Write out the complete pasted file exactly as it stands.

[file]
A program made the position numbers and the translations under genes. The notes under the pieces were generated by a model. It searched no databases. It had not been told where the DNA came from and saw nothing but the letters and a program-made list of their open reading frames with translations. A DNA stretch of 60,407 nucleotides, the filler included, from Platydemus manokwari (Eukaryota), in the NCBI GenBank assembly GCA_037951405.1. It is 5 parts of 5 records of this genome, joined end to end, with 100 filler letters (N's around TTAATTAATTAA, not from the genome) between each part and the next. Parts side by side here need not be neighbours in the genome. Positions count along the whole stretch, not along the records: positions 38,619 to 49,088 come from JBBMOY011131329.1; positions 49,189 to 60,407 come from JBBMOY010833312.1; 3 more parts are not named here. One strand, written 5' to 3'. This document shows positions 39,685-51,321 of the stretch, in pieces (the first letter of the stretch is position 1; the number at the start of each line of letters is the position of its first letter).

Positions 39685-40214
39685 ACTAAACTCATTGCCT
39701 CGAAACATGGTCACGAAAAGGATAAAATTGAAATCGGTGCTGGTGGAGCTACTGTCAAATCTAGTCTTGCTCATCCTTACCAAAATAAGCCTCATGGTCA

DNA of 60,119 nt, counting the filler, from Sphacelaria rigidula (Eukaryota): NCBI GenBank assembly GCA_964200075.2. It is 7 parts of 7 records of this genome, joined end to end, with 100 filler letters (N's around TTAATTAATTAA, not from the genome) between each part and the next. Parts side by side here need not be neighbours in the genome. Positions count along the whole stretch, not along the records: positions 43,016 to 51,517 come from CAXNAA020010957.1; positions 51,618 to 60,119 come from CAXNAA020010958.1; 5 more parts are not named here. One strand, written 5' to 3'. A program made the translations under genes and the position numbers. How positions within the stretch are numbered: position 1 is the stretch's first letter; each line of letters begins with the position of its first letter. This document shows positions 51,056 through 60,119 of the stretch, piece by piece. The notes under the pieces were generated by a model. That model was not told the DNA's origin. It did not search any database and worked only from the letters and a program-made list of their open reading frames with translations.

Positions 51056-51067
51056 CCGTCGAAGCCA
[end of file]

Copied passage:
A program made the position numbers and the translations under genes. The notes under the pieces were generated by a model. It searched no databases. It had not been told where the DNA came from and saw nothing but the letters and a program-made list of their open reading frames with translations. A DNA stretch of 60,407 nucleotides, the filler included, from Platydemus manokwari (Eukaryota), in the NCBI GenBank assembly GCA_037951405.1. It is 5 parts of 5 records of this genome, joined end to end, with 100 filler letters (N's around TTAATTAATTAA, not from the genome) between each part and the next. Parts side by side here need not be neighbours in the genome. Positions count along the whole stretch, not along the records: positions 38,619 to 49,088 come from JBBMOY011131329.1; positions 49,189 to 60,407 come from JBBMOY010833312.1; 3 more parts are not named here. One strand, written 5' to 3'. This document shows positions 39,685-51,321 of the stretch, in pieces (the first letter of the stretch is position 1; the number at the start of each line of letters is the position of its first letter).

Positions 39685-40214
39685 ACTAAACTCATTGCCT
39701 CGAAACATGGTCACGAAAAGGATAAAATTGAAATCGGTGCTGGTGGAGCTACTGTCAAATCTAGTCTTGCTCATCCTTACCAAAATAAGCCTCATGGTCA

DNA of 60,119 nt, counting the filler, from Sphacelaria rigidula (Eukaryota): NCBI GenBank assembly GCA_964200075.2. It is 7 parts of 7 records of this genome, joined end to end, with 100 filler letters (N's around TTAATTAATTAA, not from the genome) between each part and the next. Parts side by side here need not be neighbours in the genome. Positions count along the whole stretch, not along the records: positions 43,016 to 51,517 come from CAXNAA020010957.1; positions 51,618 to 60,119 come from CAXNAA020010958.1; 5 more parts are not named here. One strand, written 5' to 3'. A program made the translations under genes and the position numbers. How positions within the stretch are numbered: position 1 is the stretch's first letter; each line of letters begins with the position of its first letter. This document shows positions 51,056 through 60,119 of the stretch, piece by piece. The notes under the pieces were generated by a model. That model was not told the DNA's origin. It did not search any database and worked only from the letters and a program-made list of their open reading frames with translations.

Positions 51056-51067
51056 CCGTCGAAGCCA